The Furrows

By Namwali Serpell

Hogarth: 288 pages, $27

The magnitude of Serpell’s genius is well established. Her debut novel, “The Old Drift,” was widely celebrated for its polyvocal depiction of Zambian history, and she has been writing astounding criticism for years. “The Furrows” is a more intimate project, the story (in part) of Cassandra Williams, who was 12 and alone with her brother when he died. What follows is a miasmic journey through grief and identity, terror and uncertainty, that is finely and compellingly wrought. (LSS)

OCT. 4

Life Is Everywhere

By Lucy Ives

Graywolf: 400 pages, $18

Locked out of her apartment and at odds with her husband, PhD student Erin decides to spend the night in the library. She’s brought with her a bag of papers that contains both her own writings and those of her advisor. Ives possesses an enthralling emotional and psychological acuity, a seemingly bottomless store of knowledge and a thrilling wit, all of which she applies to the systems under which we live — and how we manage to live within or outside them. (LSS)

Our Missing Hearts

By Celeste Ng

Penguin Press: 352 pages, $29

Ng (“Little Fires Everywhere”) turns from modern-day realism to near-future dystopia in this stark and stunning fable. Bird Gardner, 12, lives with his heartbroken father in a world where “American culture” is paramount, other races suspect. Bird receives a drawing from his mother, a poet in hiding, and his quest to decipher it will change everyone’s lives. (BP)

The Hero of This Book

By Elizabeth McCracken

Ecco: 192 pages, $27

I have long been a fan of McCracken’s fiction: her imagination! Her endlessly stellar and impressive sentences. But “The Hero of This Book” is a world all its own. McCracken hews closely to her own life, tracking the loss of her beloved mother and allowing the reader access to an extraordinary mind grappling in real time with what both a story and real lasting love might be. It’s funny as hell, brilliantly built, deeply felt, and the sentences remain incredible throughout. (LSS)

OCT. 18

The Last Chairlift

By John Irving

Simon & Schuster: 912 pages, $35

Early references to “Moby-Dick” and “Great Expectations” set the stage for Irving’s widescreen, hubris-soaked tale of a writer’s quirky upbringing and dark past, set amid New England and Colorado’s ski slopes. The 80-year-old Irving promises that this is his final big novel. If so, he’s going out demonstrating the same command and provocations that made him a household name with “The World According to Garp.” (MA)

Signal Fires

By Dani Shapiro

Knopf: 240 pages, $28

The exquisite memoirist’s first novel in 15 years concerns the living nature of the past and the way buried secrets have a tendency to fester. Dr. Ben Wilf makes a decision in 1985 that haunts him, but it’s not until the neighbor’s son he delivers turns 11 that the good doctor is able to face the consequences of his actions. (BP)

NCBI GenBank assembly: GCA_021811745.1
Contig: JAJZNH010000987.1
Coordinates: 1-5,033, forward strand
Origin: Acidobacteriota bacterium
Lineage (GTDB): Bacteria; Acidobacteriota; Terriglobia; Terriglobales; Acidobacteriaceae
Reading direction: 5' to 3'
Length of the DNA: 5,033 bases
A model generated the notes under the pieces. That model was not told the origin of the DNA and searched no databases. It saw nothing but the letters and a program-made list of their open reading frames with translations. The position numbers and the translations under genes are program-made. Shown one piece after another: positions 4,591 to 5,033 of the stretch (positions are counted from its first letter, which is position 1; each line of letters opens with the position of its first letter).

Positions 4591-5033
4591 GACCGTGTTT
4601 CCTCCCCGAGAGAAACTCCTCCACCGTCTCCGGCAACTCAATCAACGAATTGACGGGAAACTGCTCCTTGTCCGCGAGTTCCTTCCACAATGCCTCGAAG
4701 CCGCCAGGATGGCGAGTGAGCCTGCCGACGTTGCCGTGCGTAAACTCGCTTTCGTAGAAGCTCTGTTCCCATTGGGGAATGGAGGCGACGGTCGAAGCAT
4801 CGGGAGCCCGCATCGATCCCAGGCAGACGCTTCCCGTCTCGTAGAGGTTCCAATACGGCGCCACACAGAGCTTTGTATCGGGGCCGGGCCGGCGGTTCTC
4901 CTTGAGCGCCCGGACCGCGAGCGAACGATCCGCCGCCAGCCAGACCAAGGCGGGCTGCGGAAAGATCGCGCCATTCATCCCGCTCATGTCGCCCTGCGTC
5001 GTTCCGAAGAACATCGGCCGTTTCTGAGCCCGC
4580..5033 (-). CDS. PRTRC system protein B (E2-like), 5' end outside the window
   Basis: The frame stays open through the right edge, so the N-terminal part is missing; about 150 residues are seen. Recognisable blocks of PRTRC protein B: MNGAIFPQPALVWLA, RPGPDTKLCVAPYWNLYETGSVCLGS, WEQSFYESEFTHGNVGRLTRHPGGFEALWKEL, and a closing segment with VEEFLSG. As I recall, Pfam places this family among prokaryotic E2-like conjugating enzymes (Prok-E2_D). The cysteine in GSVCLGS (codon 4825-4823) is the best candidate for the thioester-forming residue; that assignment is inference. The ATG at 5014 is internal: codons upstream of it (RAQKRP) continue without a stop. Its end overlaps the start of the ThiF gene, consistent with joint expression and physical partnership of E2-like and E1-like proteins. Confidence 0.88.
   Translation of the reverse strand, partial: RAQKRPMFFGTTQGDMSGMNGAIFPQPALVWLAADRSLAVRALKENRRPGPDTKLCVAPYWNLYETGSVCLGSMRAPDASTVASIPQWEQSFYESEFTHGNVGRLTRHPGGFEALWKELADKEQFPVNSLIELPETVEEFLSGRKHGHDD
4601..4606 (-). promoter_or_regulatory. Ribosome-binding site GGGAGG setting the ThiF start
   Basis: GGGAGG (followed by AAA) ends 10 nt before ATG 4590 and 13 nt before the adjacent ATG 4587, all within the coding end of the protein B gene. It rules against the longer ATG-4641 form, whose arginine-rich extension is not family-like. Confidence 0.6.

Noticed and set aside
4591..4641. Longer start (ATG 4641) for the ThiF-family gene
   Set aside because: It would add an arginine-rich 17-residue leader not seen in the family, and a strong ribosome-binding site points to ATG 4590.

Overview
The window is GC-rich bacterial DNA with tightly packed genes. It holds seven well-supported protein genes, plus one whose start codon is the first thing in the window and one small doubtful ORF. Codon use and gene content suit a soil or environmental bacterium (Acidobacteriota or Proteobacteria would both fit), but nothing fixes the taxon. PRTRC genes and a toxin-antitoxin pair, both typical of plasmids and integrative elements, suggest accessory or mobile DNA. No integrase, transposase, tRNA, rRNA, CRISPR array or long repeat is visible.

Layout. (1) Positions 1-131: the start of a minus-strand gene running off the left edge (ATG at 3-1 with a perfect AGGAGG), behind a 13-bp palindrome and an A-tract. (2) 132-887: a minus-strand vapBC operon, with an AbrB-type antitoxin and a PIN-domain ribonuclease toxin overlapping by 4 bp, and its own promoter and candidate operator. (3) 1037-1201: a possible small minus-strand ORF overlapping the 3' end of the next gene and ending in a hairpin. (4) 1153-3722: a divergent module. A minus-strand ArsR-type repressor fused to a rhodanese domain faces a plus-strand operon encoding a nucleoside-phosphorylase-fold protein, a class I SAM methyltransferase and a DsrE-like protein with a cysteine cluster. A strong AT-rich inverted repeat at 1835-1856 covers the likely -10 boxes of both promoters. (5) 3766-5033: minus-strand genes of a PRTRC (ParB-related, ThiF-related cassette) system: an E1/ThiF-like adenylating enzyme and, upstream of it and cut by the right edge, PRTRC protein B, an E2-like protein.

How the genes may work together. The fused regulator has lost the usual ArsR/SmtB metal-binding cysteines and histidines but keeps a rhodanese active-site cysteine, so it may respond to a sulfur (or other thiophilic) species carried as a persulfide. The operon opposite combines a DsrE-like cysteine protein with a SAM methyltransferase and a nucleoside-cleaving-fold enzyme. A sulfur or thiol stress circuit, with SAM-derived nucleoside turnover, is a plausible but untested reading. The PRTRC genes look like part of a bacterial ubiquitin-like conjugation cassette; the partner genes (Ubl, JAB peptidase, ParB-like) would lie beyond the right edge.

Seven Empty Houses

By Samanta Schweblin

Riverhead: 208 pages, $25

The first of Schweblin’s books, though only now translated into English, includes seven stories about seven empty houses, each haunted and some eventually infiltrated in different ways — by trespassers, a ghost, a list of things to do before you die — over the course of each telling. Schweblin seems capable above all else of helping us reconsider what stories can be while always making them feel tense, uncomfortable, exhilarating. (LSS)

OCT. 25

Is Mother Dead

By Vigdis Hjorth

Verso: 352 pages, $27

A master of familial estrangement and obsession, Hjorth tells the story of Johanna, an artist living abroad who returns to Oslo for a retrospective of her work. After initial attempts to get in touch with her estranged mother fail, she begins stalking her, hiding out in her building and rummaging through her trash. Hjorth’s piercing writing captures the torment and mania that roils under the surface of most all of us. (LSS)

NOV. 8

The Magic Kingdom

By Russell Banks

Knopf: 352 pages, $30

Banks dazzles in this story of a Floridian Shaker community torn apart from within and without, in both cases because of the human desires Shakers sought to eliminate through their doctrine of hard work and nonprocreation. The author uses himself as a narrator, a metafictional device that throws the fictional past into stark relief. (BP)


By Lynn Steger Strong

Mariner: 240 pages, $28

It’s fall, season of Big Family Sagas, and Strong (“Want”) delivers with the story of siblings Henry, Kate and Martin, who convene in upstate New York at Henry’s house to celebrate their first Christmas after their mother’s death. Different “flights” are involved, including a mesmerizing art project and a little girl in peril, as well as pages flying quickly by as the story takes off. (BP)



Solito: A Memoir

By Javier Zamora

Hogarth, 400 pages, $28